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regex =~ string or string =~ regex?

Sometime I saw you wrote regex =~ string, while sometime you wrote
string =~ regex.
What's their difference and what's the recommended way? Thanks.

Jenn.

0
rubynewbee (53)
1/4/2010 9:27:32 AM
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On 01/04/2010 10:27 AM, Ruby Newbee wrote:
> Sometime I saw you wrote regex =~ string, while sometime you wrote
> string =~ regex.
> What's their difference and what's the recommended way? Thanks.

The first version invokes method Regexp#=~ and the second version 
invokes String#=~ - which happen to do roughly the same although I 
believe the second one to be a tad slower.  I personally prefer the 
first form because of the speed difference and regular expression 
matching is rather an operation of Regexp than of String.

Kind regards

	robert

-- 
remember.guy do |as, often| as.you_can - without end
http://blog.rubybestpractices.com/
0
shortcutter (5830)
1/4/2010 1:16:11 PM
Robert Klemme wrote:
> On 01/04/2010 10:27 AM, Ruby Newbee wrote:
>> Sometime I saw you wrote regex =~ string, while sometime you wrote
>> string =~ regex.
>> What's their difference and what's the recommended way? Thanks.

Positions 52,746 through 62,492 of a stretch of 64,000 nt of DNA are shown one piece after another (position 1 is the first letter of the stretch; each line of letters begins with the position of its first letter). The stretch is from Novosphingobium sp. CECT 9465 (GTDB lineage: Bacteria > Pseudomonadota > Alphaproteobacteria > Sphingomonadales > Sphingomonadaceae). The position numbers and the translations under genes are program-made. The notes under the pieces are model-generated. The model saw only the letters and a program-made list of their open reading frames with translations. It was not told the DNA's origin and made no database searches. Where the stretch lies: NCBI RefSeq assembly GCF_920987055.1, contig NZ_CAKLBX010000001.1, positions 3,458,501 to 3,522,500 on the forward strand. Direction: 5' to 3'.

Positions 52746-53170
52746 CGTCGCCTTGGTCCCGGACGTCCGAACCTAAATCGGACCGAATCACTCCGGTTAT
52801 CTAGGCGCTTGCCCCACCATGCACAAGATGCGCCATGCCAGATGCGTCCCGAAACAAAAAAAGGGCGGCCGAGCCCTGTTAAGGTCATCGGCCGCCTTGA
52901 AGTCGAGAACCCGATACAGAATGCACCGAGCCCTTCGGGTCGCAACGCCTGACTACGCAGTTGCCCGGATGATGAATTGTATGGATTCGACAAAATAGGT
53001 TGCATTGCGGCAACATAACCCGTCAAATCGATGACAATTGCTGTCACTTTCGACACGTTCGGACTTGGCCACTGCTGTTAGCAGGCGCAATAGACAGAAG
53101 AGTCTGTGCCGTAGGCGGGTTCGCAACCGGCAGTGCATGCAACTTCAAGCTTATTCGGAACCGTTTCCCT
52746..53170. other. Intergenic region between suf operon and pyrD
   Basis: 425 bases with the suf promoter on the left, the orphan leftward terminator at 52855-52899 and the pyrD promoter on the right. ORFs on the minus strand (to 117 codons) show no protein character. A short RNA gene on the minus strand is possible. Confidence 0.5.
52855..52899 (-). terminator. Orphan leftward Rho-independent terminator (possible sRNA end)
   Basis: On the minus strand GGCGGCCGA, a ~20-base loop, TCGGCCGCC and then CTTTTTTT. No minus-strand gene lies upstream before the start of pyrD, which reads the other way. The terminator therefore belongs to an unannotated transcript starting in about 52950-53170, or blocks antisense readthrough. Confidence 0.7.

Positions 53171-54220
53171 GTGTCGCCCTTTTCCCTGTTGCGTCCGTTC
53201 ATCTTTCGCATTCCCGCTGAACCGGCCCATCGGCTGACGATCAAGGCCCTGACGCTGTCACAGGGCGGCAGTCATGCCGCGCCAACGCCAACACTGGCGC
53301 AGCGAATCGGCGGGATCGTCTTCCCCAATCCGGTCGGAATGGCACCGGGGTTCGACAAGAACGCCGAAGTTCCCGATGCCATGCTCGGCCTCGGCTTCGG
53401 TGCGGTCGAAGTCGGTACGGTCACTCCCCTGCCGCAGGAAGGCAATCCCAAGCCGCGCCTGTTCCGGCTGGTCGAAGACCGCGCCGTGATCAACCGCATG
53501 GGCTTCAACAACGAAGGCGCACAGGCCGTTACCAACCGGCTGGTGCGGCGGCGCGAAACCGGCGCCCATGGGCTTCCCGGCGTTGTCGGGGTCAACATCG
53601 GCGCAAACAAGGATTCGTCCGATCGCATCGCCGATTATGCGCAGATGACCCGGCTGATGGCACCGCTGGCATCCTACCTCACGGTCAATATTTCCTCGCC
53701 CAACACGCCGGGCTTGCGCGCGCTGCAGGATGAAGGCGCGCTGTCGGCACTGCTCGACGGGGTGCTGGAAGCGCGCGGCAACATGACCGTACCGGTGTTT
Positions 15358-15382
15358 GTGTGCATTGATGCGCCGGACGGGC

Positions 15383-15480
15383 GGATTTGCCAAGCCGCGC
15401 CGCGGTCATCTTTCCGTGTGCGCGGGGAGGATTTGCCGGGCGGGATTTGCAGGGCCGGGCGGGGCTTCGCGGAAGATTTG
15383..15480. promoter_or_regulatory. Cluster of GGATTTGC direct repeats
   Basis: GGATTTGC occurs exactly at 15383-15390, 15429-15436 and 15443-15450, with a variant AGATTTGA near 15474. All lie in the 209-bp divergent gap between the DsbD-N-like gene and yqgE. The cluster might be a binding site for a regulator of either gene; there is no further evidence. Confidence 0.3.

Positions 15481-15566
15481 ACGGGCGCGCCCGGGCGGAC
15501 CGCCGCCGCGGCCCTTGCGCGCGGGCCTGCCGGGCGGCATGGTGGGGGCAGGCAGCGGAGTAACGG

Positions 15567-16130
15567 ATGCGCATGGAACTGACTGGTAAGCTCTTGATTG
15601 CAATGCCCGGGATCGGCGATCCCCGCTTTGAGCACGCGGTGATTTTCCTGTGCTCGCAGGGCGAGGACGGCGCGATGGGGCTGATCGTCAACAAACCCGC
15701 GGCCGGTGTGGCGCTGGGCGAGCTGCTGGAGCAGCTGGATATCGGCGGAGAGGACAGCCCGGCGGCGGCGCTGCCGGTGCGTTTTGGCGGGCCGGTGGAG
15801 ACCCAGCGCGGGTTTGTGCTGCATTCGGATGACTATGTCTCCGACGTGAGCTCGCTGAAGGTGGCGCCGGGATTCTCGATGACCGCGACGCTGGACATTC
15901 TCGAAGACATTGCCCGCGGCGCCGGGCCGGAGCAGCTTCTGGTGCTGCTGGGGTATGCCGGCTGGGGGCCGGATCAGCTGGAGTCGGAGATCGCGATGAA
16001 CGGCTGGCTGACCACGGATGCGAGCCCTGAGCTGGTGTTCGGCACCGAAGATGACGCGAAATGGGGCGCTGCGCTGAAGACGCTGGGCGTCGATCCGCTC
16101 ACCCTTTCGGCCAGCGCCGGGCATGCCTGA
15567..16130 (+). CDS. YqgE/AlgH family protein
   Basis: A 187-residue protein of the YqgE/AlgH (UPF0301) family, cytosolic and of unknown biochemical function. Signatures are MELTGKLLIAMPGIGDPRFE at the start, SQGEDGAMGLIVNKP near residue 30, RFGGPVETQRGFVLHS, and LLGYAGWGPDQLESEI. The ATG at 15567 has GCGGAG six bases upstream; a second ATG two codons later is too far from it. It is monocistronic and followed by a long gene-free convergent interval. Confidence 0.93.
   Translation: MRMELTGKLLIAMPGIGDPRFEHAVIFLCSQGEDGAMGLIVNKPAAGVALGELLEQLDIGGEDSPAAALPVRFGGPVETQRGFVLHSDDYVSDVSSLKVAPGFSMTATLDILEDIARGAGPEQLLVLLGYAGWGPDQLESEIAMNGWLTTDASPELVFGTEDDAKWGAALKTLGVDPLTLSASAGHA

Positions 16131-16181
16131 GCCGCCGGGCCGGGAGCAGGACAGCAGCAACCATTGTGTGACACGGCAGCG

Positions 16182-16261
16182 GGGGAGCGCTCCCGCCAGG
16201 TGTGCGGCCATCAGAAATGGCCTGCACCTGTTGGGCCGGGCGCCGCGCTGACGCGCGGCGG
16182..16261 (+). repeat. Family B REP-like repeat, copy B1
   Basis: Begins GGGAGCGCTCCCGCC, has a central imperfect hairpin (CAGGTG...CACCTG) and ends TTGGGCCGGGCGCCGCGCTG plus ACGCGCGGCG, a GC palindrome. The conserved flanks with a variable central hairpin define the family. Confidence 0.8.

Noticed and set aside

> 
> The first version invokes method Regexp#=~ and the second version
> invokes String#=~ - which happen to do roughly the same although I
> believe the second one to be a tad slower.  I personally prefer the
> first form because of the speed difference and regular expression
> matching is rather an operation of Regexp than of String.

Interesting.  Whereas I prefer the second because I think
mystring =~ /foo/
is syntactically analogous to
mystring == 'foo'

> 
> Kind regards
> 
>   robert

Best,
-- 
Marnen Laibow-Koser
http://www.marnen.org
marnen@marnen.org
-- 
Posted via http://www.ruby-forum.com/.

0
marnen (270)
1/4/2010 5:43:32 PM
On Mon, Jan 4, 2010 at 6:20 AM, Robert Klemme
<shortcutter@googlemail.com> wrote:

> The first version invokes method Regexp#=3D~ and the second version invok=
es
> String#=3D~ - which happen to do roughly the same although I believe the
> second one to be a tad slower. =A0I personally prefer the first form beca=
use
> of the speed difference and regular expression matching is rather an
> operation of Regexp than of String.

Very technically speaking, calling the Regexp#=3D~ will be
microscopically faster because it avoids a tiny bit of C code that
gets executed when calling the String#=3D~ version. In practice though,
the difference is so small as to be invisible against the noise of the
rest of the system.

String#=3D~ just has a little sugar built in.

If it's passed a Regexp, then it just calls the C function underlying Regex=
p#=3D~.
If it is passed a String, it complains.
If it is passed anything else, it tries to call #=3D~ on what it was
passed, passing itself as the argument.  This lets one build custom
matching classes that Strings can use with the =3D~ syntax.


Kirk Haines

0
wyhaines (47)
1/4/2010 6:04:28 PM
Reply: